Peter Nicholls


At the beginning of this year the Dunedin Public Art Gallery field a retrospective exhibition of Peter Nicholls's sculptures. Nicholls is very prolific, adding to his them s rather than discarding them. It is possible to trace several histories in his work.

Full Stop 1982
red rock, sheet steel
and hardwood,
2000 x 4000 x 3000 mm.
(Collection of the
City of Wellington
Parks and Reserves)

His main theme is a continually shifting dialogue between the physical properties of energy and matter and ways of experiencing them. A secondary theme is time: the past, time as it is felt in the experiencing of a piece - what Robert Morris called the present tense of space - and time as an element in the process of making. His approach to the materials he uses is both aggressive and intimate. More than any other sculptor in New Zealand he gives a sensual emphasis to his work which can be explicitly sexual and extremely masculine. When he involves the viewer's sense of personal space that intimacy can seem threatening, but finally his works always end at a point of rest, however precariously balanced.

100° Twist 1982
Australian hardwood,
1860 x 400 x 800 mm.
(Collection of the
New Zealand Consulate,
Sydney, Australia)

Nicholls represented New Zealand in the Edmonton Commonwealth Games Sculpture Symposium in 1978, and spent that year as a graduate assistant at the University of Wisconsin, USA. He travelled, studying contemporary American sculpture, focusing on the works of those sculptors he sees as synthesising the gestural and minimal movements - in particular Richard Serra, Robert Grosvenor and Jaquie Winsor. Their emphasis on contained energy and process, and the psychological testing of the work of George Trakas, are influences he has since been working through. The anthropomorphism and occasional technical fussiness of his work has largely disappeared; his monumental pieces no longer present an analogue of human domination over matter but work either with matter itself or with human susceptibility to forces only just under control.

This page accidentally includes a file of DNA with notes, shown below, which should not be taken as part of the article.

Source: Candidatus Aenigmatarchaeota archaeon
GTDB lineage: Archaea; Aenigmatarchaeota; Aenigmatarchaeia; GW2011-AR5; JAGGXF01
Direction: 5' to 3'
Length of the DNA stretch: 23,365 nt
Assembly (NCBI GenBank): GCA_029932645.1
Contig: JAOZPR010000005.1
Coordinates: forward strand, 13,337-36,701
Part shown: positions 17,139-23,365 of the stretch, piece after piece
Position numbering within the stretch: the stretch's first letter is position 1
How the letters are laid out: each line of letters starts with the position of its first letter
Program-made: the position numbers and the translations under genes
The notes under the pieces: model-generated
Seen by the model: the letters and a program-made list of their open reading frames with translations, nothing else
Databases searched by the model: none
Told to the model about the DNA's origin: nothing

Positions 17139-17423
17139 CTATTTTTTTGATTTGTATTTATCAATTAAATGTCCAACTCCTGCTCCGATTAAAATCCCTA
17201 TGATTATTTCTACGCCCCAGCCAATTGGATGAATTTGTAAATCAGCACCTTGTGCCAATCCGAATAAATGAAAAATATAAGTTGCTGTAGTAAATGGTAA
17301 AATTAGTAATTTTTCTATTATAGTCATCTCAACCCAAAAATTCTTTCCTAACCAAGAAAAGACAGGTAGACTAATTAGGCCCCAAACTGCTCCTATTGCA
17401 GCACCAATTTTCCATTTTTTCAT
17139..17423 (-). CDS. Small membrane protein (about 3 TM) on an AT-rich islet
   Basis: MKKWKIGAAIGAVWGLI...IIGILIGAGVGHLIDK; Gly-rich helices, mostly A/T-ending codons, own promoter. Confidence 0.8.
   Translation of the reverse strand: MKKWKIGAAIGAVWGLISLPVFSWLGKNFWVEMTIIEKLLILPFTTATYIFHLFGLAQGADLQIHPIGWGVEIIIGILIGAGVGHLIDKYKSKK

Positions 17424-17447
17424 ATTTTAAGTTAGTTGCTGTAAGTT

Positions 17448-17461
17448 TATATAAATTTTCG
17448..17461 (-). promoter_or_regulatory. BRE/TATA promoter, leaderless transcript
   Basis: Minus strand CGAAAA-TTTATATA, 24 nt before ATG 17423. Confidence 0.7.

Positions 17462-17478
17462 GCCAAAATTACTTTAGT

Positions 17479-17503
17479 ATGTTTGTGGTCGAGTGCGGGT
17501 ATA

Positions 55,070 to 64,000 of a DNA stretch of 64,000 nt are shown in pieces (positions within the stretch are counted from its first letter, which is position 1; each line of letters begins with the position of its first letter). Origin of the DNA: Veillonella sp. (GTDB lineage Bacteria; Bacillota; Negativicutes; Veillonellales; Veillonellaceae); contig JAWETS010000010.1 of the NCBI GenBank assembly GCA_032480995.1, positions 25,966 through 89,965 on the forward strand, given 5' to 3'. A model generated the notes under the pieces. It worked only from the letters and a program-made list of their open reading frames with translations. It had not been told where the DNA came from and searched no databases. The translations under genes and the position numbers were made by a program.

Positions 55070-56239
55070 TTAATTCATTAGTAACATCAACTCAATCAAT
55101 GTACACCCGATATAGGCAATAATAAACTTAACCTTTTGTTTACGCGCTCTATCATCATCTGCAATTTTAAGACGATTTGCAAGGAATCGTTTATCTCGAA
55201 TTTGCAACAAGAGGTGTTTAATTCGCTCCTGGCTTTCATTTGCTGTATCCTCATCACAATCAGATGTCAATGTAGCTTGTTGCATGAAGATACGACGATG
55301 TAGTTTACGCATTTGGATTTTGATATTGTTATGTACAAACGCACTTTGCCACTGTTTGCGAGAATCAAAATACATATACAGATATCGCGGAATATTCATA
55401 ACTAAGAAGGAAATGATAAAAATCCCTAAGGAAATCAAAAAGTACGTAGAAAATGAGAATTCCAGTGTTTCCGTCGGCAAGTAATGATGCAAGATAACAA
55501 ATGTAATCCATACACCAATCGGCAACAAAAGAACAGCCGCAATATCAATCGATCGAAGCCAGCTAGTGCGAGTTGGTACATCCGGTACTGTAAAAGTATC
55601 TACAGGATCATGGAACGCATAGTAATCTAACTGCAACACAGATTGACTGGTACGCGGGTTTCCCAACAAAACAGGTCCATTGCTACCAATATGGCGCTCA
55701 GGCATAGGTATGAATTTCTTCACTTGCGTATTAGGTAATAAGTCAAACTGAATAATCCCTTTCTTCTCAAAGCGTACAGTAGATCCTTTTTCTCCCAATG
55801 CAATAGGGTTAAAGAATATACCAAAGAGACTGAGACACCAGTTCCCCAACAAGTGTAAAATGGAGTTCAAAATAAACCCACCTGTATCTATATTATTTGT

Wisconsin #1 (detail) 1978
white cedar, rope and stone
(Collection of the
Dunedin Public Hospital)

Nicholls has always worked in series. The New Land pieces of the the mid-seventies, the most ambitious statement of which was his Edmonton piece, Kinetic Counterpoise, concentrated on the domination of land, using materials and techniques similar to those of the pioneers. In his earlier Probe series his forms had been anthropomorphic; in the New Land pieces his imagery is that of the landscape. He incorporated into these the shape of an old plough he found, lowering and extending the physical emphasis of his work, with long wooden arms reaching across the ground. In his Lissom series he also used long wooden arm-like forms but cantilevered them with wire strainers in a more delicate system of balance derived fro dance forms. A more cerebral and calm quality is present in the pieces where tools are embedded in wood, their purpose and active life ended.

Although Nicholls occasionally returns to these themes, during the mid-seventies the emphasis of his work gradually shifted from human analogies to a concentration on the more abstract qualities of power and balance.

Hibernation 1984
totara and skinning knives

In Wisconsin he began a series of tall wooden pillars, slightly tilted and anchored by angled extensions. These are the first pieces which act explicitly on the viewer's sense of personal equilibrium. Wisconsin Series No. 5, in collection of the Dunedin Public Gallery, is a pillar which is held to earth by a long foot which ends in a fitted piece of lead weighing fifty kilogrammes. The pillar leans disturbingly toward the viewer and away from its foot. The contradictions between its monumentality and its need for such an anchor work both in the physical structure of the piece and the ways its shape affects the viewer.